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3.2B: Purification of Product Mixtures

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  • If the crude product of a chemical reaction is a solid, it may be crystallized in order to remove impurities. For example, benzoic acid can be brominated to produce m-bromobenzoic acid (Figure 3.4). The crude solid product could very likely contain unreactive benzoic acid, and this impurity could be removed through crystallization.

    Figure 3.4: Bromination of benzoic acid to produce m-bromobenzoic acid.

    To demonstrate, a mixture containing roughly \(85 \: \text{mol}\%\) p-bromobenzoic acid\(^1\) (a solid) contaminated with \(15 \: \text{mol}\%\) benzoic acid (another solid) had a yellow tint (Figure 3.5a), and after crystallization the resulting solid was pure white (Figure 3.5c). The crystallization appeared to purify the mixture based on the slight improvement in color.

    Figure 3.5: a) A mixed solid containing \(85 \: \text{mol}\%\) p-bromobenzoic acid and \(15 \: \text{mol}\%\) benzoic acid, b) Crystallization of the mixture using ethanol, c) Crystallized solid.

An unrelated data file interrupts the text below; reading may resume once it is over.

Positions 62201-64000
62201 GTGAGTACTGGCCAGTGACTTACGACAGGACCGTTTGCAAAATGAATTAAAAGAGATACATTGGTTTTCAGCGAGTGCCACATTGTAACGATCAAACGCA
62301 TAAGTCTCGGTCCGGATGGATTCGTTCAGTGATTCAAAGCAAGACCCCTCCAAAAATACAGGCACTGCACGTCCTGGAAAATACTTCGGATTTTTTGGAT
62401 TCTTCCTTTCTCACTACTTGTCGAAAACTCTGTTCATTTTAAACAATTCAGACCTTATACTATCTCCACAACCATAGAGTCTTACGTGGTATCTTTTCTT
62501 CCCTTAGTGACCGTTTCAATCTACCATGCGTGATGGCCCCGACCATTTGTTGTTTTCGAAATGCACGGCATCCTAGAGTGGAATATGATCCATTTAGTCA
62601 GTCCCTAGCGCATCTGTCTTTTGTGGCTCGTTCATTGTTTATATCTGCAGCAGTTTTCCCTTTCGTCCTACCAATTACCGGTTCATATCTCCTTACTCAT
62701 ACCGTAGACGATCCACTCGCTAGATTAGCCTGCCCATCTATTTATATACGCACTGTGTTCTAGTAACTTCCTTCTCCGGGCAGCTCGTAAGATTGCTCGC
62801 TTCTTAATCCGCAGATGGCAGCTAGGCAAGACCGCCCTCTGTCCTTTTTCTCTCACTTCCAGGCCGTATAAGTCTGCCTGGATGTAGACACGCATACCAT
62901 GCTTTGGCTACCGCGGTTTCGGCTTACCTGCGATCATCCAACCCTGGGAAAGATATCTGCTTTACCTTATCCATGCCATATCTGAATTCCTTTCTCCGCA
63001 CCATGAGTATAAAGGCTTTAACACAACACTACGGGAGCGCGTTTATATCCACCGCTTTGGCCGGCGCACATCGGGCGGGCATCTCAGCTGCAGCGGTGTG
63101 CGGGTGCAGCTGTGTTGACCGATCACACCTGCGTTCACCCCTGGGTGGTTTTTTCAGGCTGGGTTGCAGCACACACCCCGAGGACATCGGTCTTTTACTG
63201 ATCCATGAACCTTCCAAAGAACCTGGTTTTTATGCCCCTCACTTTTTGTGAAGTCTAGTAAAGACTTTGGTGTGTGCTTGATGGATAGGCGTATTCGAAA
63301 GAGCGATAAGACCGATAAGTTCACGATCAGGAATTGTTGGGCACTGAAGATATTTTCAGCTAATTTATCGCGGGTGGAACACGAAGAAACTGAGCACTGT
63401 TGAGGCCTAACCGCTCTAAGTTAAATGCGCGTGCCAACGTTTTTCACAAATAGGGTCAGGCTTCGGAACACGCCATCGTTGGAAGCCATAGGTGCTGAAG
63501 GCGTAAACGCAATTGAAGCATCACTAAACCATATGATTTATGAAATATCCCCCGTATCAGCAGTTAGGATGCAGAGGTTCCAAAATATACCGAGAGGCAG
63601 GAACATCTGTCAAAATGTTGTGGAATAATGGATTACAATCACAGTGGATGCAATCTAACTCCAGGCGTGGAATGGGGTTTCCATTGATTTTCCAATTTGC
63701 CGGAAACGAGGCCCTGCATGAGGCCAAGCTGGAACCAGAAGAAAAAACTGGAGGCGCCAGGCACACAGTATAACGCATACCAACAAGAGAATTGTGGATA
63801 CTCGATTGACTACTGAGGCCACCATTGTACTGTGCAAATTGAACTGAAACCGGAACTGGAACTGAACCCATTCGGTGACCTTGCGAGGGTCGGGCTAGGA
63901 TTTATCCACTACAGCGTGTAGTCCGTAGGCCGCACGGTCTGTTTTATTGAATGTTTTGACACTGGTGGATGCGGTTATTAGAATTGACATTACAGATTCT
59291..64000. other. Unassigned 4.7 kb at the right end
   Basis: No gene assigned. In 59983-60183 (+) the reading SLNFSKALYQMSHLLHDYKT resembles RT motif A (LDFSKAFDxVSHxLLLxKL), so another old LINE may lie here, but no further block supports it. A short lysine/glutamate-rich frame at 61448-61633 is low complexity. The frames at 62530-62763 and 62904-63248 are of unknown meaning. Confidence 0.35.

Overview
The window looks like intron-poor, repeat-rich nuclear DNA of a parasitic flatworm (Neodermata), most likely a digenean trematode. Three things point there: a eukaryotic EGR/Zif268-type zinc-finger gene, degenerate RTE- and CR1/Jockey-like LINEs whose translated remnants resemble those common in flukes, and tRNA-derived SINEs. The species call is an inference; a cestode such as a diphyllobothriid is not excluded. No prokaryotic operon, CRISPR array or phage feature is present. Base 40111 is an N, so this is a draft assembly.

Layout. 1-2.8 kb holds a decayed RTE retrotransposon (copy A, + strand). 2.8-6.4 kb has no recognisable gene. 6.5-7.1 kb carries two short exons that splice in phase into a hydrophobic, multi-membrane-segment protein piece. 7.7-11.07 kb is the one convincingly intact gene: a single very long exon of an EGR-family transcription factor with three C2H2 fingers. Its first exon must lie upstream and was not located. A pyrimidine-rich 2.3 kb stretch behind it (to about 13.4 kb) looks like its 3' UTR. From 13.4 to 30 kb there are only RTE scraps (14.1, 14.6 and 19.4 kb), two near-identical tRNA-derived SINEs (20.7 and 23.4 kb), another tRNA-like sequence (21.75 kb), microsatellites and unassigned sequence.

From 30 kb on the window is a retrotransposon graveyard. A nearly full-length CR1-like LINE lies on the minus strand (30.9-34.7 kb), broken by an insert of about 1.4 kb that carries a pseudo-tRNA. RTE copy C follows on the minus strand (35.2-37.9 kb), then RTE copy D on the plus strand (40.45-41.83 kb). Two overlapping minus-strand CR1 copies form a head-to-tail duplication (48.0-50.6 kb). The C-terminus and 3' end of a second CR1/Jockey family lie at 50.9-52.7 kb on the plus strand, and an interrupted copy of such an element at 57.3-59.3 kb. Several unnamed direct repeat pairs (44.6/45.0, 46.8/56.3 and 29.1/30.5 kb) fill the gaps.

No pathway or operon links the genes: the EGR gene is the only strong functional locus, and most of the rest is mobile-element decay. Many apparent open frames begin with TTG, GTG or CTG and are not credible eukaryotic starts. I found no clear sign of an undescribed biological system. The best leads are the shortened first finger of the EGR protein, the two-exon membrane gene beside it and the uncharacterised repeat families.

More reliable than appearance, the crystallization was proven to have indeed purified the mixture through melting point and \(\ce{^1H}\) NMR analysis of the crude and crystallized solids. The melting point of the crude solid was \(221\)-\(250^\text{o} \text{C}\) while the melting point of the purified solid was \(248\)-\(259^\text{o} \text{C}\) (literature melting point of p-bromobenzoic acid from Aldrich is \(252\)-\(254^\text{o} \text{C}\)). The melting point of the crystallized solid sharpened significantly, indicating greater purity. Additionally, in the crude solid's \(\ce{^1H}\) NMR spectrum (Figure 3.6a), there are signals from both p-bromobenzoic acid and benzoic acid, and the integrations correlate reasonably well with the original composition of the mixture. In the crystallized solid's \(\ce{^1H}\) NMR spectrum (Figure 3.6b), the benzoic acid signals are entirely gone, demonstrating that the crystallization successfully purified the p-bromobenzoic acid. An analogous purification could be done if a bromination reaction produced a mixture of m-bromobenzoic acid and benzoic acid.

    Figure 3.6: a) \(300 \: \text{MHz}\) \(\ce{^1H}\) NMR spectrum of the crude mixture of benzoic acid and p-bromobenzoic acid (taken in DMSO-\(d_6\); carboxylic acid hydrogen is at \(13.0 \: \text{ppm}\) and is not shown), b) \(\ce{^1H}\) NMR spectrum of solid after crystallization from ethanol, showing the sample is mostly p-bromobenzoic acid.

    \(^1\)p-Bromobenzoic acid was used instead of m-bromobenzoic acid for analysis purposes.


    • Lisa Nichols (Butte Community College). Organic Chemistry Laboratory Techniques is licensed under a Creative Commons Attribution-NonCommercial-NoDerivatives 4.0 International License. Complete text is available online.